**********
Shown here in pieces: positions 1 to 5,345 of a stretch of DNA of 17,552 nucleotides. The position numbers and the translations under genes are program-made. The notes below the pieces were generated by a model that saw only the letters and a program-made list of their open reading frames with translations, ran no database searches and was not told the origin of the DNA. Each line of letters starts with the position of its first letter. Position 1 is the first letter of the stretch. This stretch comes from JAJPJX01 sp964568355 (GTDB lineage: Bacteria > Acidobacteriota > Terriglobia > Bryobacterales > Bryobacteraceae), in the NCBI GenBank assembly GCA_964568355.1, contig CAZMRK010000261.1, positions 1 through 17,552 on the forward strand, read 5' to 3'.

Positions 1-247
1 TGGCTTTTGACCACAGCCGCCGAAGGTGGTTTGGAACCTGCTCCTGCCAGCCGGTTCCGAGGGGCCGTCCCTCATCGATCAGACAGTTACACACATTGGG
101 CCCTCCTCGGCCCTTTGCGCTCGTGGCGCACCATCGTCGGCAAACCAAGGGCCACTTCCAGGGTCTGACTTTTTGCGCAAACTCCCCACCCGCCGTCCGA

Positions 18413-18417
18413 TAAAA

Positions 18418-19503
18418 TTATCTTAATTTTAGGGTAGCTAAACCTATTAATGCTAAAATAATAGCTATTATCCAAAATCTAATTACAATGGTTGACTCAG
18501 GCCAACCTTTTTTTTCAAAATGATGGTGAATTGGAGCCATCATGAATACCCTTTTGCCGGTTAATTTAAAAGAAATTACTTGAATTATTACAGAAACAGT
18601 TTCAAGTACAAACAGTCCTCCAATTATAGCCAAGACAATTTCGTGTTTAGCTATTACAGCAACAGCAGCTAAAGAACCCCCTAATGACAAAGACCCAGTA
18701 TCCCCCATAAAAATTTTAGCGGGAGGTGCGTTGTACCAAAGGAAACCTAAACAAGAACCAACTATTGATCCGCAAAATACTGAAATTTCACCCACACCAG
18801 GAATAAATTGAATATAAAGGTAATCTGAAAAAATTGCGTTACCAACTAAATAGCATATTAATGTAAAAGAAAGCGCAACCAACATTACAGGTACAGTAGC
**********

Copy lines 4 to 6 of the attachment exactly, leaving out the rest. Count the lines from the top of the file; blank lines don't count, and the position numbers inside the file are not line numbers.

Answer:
101 CCCTCCTCGGCCCTTTGCGCTCGTGGCGCACCATCGTCGGCAAACCAAGGGCCACTTCCAGGGTCTGACTTTTTGCGCAAACTCCCCACCCGCCGTCCGA

Positions 18413-18417
18413 TAAAA